What are some classical allusions in the play Romeo and Juliet?
tmcquade | Certified Educator
Many classical allusions come up in the play Romeo and Juliet. One of the first is seen when Romeo and Benvolio are talking, and Romeo is complaining that Rosaline does not return his love. According to Romeo:
"She'll not be hit with Cupid's arrow; she hath Dian's wit" (I, i).Cupid, the son of Aphrodite and god of love, was well-known for his arrows which could cause people to fall in love. However, the goddess Diana - goddess of the hunt and moon - wisely avoided his arrows and remained one of the few virgin goddesses. Another allusion comes up when Romeo and some of his friends are heading to the Capulet party. Romeo, still heartsick about Rosaline, is feeling depressed and says he's in no mood for a party. Mercutio, tired of his complaining, says:
"You are a lover; borrow Cupid's wings,Later, Mercutio also mocks Romeo for giving too much weight to his dreams. He launches into a long speech about Queen Mab, the queen of the fairies:
And soar with them above a common bound" (I, iv).
"O, then, I see Queen Mab hath been with you.When Romeo and Juliet speak at Juliet's balcony, several allusions come up. One memorable one is when Juliet asks whether Romeo loves her:
She is the fairies' midwife, and she comes
In shape no bigger than an agate-stone
On the fore-finger of an alderman,
Drawn with a team of little atomies
Athwart men's noses as they lie asleep" (I, iv).
"Dost thou love me? I know thou wilt say 'Ay,'Jove, aka. Jupiter or Zeus, was king of the gods and well-known for his many affairs. His wife Hera was always questioning him as to his whereabouts, and he frequently made up lies to cover up his trysts. Thus, he would "laugh" and find it funny when other lovers do the same. After Juliet says good night to Romeo, she wants him back and states:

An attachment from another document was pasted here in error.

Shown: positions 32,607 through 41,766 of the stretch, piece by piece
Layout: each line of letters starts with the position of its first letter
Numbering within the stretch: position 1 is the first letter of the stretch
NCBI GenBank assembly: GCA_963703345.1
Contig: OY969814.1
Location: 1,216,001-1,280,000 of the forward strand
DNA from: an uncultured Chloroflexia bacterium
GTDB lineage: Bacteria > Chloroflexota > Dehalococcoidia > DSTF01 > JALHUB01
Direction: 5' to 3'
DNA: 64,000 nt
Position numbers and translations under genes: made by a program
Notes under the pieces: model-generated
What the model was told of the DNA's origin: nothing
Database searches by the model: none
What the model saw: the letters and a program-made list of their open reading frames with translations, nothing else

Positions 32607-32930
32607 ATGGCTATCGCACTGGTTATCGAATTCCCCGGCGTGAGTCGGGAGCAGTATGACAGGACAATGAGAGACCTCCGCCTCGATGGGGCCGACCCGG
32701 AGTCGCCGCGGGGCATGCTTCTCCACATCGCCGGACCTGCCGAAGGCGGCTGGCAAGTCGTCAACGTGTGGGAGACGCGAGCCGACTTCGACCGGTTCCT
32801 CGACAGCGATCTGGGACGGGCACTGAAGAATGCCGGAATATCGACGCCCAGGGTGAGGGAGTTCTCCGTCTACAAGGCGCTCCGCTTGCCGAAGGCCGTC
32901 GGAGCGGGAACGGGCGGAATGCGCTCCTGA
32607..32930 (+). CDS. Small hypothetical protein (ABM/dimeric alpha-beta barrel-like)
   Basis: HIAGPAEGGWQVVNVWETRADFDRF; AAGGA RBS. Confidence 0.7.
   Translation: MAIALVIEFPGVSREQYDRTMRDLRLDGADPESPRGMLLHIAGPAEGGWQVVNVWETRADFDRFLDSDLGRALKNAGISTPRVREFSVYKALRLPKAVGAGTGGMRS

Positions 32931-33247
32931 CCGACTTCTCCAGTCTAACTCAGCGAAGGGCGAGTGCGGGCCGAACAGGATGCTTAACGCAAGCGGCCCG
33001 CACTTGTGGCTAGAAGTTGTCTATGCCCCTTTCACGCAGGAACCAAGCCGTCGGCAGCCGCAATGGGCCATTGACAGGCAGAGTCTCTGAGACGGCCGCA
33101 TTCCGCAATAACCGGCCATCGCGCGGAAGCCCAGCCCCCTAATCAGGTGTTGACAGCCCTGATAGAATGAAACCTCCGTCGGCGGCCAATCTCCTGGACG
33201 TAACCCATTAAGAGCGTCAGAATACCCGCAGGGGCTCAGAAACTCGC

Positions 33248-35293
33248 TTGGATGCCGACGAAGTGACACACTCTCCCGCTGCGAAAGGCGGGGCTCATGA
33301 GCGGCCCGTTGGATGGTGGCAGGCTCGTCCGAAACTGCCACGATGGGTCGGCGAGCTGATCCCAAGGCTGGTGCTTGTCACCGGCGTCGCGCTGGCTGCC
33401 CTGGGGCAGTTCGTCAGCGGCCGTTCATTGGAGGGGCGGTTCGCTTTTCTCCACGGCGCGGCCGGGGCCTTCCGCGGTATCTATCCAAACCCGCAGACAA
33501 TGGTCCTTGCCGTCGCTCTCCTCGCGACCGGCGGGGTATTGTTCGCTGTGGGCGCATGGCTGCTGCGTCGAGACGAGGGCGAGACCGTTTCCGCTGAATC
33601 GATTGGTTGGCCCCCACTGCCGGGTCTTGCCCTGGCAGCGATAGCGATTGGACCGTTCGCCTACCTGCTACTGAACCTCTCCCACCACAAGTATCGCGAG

And I will take thy word: yet if thou swear'st,
Thou mayst prove false; at lovers' perjuries
They say Jove laughs" (II, ii).
"Hist! Romeo, hist! O, for a falconer's voice,Echo was the poor nymph cursed by Hera, or Juno, because she talked too much and helped to cover up one of Zeus's affairs. Her punishment was to only be able to repeat what was said to her. When she fell in love with Narcisus and he did not return her love, she retreated to a cave and wasted away until all that was left was her voice. Juliet also uses an allusion in Act III as she waits anxiously for Romeo to ascend her balcony on the night of their wedding. She urges:
To lure this tassel-gentle back again!
Bondage is hoarse, and may not speak aloud;
Else would I tear the cave where Echo lies,
And make her airy tongue more hoarse than mine With repetition of my Romeo's name" (II ii).
"Gallop apace, you fiery-footed steeds,Phoebus was the sun god who would drive his sun chariot across the sky, changing day to night. Phaeton was a son of Pheobus, and when one day he asked his father to let him drive the sun chariot across the sky, his father hesitantly agreed. Phaeton found he could not control the horses, and they went much too fast, leaving fires in their wake. Zeus zapped him with a thunderbolt to halt his destruction. Juliet, however, wishes for a driver such as Phaeton because she wants night to come quickly.
Towards Phoebus' lodging: such a wagoner
As Phaethon would whip you to the west,
And bring in cloudy night immediately" (III, ii).